Similarly, industrial schedules contain name of owner, name of business, capital (real and personal) invested, number of employees (both highest and average numbers), hours and wages of employees, value of materials used, value of products manufactured, and types and amounts of power used (water, steam, horse). Separate industrial schedules were required for general manufacturing, lumber mills, saw mills, brick yards, tile works, flour and grist mills, cheese, butter and condensed milk factories, slaughtering and meat-packing works, and salt works, among other industries.
For persons who died between June 1, 1869 and May 31, 1870, the 1870 Mortality Schedule contains name, place of birth and occupation of the deceased, birthplaces of the parents of the deceased, month, year and cause of death, length of residence (in months or years) at place of death, and name of the attending physician. The historical and genealogical potential of information like this cannot be overstated. Other schedules enumerate prisoners, and persons considered “defective, dependent or delinquent.”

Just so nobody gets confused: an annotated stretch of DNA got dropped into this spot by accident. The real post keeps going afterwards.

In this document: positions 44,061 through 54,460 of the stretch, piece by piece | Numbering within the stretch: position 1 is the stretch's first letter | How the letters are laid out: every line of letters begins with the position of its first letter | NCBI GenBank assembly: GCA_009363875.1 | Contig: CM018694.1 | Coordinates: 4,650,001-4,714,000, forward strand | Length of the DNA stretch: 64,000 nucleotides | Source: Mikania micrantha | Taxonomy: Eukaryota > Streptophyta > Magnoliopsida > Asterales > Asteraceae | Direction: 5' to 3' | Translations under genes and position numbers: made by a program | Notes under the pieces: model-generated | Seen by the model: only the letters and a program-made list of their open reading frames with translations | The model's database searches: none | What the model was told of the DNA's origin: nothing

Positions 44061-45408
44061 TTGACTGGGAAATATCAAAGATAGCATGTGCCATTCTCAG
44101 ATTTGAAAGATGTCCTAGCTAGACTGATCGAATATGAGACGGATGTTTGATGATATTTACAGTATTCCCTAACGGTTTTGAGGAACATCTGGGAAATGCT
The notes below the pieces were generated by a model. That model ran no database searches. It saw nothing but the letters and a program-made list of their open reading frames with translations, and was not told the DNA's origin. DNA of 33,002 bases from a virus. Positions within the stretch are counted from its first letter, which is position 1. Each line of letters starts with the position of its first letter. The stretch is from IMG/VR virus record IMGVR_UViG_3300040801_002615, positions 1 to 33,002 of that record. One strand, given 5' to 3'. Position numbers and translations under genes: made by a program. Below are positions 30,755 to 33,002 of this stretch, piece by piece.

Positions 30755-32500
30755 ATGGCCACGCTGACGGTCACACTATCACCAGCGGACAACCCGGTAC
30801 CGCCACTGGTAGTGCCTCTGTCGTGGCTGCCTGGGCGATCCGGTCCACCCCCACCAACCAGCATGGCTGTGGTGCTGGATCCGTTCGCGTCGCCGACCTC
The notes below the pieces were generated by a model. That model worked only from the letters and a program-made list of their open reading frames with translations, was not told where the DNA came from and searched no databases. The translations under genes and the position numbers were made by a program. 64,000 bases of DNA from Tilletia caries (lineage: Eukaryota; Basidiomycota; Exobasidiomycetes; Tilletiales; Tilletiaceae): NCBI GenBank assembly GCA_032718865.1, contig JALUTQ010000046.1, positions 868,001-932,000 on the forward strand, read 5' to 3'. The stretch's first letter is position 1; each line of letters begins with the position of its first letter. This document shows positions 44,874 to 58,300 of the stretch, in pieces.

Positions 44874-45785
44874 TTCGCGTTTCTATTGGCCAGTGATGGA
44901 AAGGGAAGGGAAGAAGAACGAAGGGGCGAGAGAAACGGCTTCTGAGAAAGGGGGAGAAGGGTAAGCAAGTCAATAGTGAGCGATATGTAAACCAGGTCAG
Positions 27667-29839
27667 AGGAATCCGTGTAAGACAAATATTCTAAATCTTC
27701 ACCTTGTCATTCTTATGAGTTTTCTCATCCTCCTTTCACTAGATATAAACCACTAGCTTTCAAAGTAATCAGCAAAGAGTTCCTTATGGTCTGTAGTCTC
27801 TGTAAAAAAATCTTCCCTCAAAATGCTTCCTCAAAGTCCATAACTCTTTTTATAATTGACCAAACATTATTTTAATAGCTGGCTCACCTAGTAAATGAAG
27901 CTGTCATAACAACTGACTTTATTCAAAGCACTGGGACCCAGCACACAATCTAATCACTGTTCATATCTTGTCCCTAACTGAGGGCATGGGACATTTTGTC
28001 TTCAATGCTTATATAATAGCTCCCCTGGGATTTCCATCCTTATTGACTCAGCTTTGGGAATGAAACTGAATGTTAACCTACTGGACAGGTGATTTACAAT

View the “non population” schedule indexes:
1870 “non population” schedule
1880 “non population” schedule***
After the War, thousands of Civil War veterans of the Confederate and Union Armies and their families migrated westward. Veterans’ organizations like the Grand Army of the Republic (GAR) created posts throughout Idaho with hundreds of members.
Over two thousand Civil War veterans who lived or died in Idaho have been identified from a variety of records. Records are indexed alphabetically by surname and wherever possible dates of births and deaths, the states from which they served, and the Idaho counties where they resided are included. For many veterans more than one record has been uncovered. We invite you to contact us with any additional information you may have about a discovered or undiscovered Idaho veteran of the Civil War. Click here to search the index.
After a fire at the National Personnel Records Center in 1973 destroyed approximately 16-18 million Official Military Personnel Files, the Idaho State Archives is happy to provide the public with an index of the WWI Idaho Adjutant General Records that are held in our collection.